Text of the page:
System.Net.ServicePointManager.ServerCertificateValidationCallback += (object sender, X509Certificate certificate, X509Chain chain, SslPolicyErrors sslPolicyErrors) =>
    StringBuilder sb = new StringBuilder();
    sb.AppendLine($"  Certificate Subject: {certificate.Subject}");
    sb.AppendLine($"  Certificate Issuer: {certificate.Issuer}");
    sb.AppendLine($"  Certificate CertHash: {certificate.GetCertHashString()}");
    sb.AppendLine($"  Certificate EffectiveDate: {certificate.GetEffectiveDateString()}");
    sb.AppendLine($"  Certificate ExpirationDate: {certificate.GetExpirationDateString()}");
    sb.AppendLine($"  sslPolicyErrors: {sslPolicyErrors.ToString()}");
    sb.AppendLine($"  ChainPolicy:");
    sb.AppendLine($"     Chain revocation flag: {chain.ChainPolicy.RevocationFlag}");
    sb.AppendLine($"     Chain revocation mode: {chain.ChainPolicy.RevocationMode}");
    sb.AppendLine($"     Chain verification flag: {chain.ChainPolicy.VerificationFlags}");
    sb.AppendLine($"     Chain verification time: {chain.ChainPolicy.VerificationTime}");
    sb.AppendLine($"     Chain status length: {chain.ChainStatus.Length}");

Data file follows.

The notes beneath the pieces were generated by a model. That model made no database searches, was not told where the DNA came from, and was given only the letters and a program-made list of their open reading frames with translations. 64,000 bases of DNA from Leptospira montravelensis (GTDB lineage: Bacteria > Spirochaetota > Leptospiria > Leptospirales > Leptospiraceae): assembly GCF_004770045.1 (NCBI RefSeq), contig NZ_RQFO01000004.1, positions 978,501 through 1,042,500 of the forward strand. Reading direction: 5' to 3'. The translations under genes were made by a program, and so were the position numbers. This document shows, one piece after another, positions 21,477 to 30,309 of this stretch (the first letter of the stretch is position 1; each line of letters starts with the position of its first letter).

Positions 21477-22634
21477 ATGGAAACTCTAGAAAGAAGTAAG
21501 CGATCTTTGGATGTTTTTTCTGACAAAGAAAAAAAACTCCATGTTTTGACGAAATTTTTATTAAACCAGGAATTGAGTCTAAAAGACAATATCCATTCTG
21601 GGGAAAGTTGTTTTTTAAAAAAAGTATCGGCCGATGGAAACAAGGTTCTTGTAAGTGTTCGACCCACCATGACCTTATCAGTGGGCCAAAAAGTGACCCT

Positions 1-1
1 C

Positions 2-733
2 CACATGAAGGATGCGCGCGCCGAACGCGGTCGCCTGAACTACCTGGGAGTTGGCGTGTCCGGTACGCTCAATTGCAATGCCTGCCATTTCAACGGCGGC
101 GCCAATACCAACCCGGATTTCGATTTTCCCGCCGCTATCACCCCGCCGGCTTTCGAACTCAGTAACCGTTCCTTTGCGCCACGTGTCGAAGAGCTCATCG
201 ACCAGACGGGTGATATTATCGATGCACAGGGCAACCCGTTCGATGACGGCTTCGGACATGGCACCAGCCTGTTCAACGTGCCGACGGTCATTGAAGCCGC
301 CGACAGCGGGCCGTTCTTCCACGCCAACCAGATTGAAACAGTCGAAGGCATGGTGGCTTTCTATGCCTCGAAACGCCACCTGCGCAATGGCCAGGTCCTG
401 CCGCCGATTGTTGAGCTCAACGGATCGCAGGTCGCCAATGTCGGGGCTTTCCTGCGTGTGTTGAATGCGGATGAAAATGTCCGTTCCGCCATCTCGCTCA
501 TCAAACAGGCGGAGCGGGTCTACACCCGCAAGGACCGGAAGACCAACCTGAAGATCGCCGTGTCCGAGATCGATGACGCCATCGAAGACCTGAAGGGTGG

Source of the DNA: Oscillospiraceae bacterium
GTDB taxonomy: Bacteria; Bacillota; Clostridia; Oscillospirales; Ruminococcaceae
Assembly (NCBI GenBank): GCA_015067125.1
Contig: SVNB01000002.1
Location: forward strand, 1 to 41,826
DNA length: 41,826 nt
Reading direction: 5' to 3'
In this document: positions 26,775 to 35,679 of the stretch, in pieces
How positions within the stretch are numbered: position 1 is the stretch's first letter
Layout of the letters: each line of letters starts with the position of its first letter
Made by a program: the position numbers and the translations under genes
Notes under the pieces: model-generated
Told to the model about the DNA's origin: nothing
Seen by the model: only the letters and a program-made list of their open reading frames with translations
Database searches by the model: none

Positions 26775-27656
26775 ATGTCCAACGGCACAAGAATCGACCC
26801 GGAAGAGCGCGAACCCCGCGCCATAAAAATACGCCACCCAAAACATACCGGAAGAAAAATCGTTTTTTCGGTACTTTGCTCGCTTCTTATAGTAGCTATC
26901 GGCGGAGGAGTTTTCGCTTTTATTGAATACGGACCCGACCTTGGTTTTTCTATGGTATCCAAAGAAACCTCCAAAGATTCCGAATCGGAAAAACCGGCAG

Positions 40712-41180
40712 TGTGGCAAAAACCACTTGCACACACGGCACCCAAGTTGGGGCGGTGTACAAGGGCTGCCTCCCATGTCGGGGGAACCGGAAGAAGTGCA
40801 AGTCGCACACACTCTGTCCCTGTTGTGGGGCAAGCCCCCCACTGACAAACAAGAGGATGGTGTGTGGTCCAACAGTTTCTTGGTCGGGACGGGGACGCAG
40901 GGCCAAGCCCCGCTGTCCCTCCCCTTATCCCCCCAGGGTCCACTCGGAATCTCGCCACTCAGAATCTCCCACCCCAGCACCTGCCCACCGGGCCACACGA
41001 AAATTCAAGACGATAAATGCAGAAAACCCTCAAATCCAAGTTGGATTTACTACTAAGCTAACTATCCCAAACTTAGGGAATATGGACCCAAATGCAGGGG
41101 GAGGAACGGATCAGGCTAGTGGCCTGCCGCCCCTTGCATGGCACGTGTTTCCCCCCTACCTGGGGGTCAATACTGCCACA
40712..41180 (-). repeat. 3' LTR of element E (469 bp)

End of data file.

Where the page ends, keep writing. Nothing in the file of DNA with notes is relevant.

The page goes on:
sb.AppendLine($"     Chain application policy count: {chain.ChainPolicy.ApplicationPolicy.Count}");
    sb.AppendLine($"     Chain certificate policy count: {chain.ChainPolicy.CertificatePolicy.Count}");

    sb.AppendLine($"  ChainStatus:");
    foreach (var cs in chain.ChainStatus)
        sb.AppendLine($"     Chain certificate policy count: Status: {cs.Status}, StatusInformation: {cs.StatusInformation}");

    NLog.Common.InternalLogger.Error($"ServerCertificateValidationCallback: {sb}\n");

    return true;

Add this to your client code :

ServicePointManager.ServerCertificateValidationCallback = new RemoteCertificateValidationCallback(
        return true;
  • 6
    This answer isn't very good, as it does not explain the risks associated with the code.
    – daveD
    Feb 9, 2015 at 15:32

Not the answer you're looking for? Browse other questions tagged or ask your own question.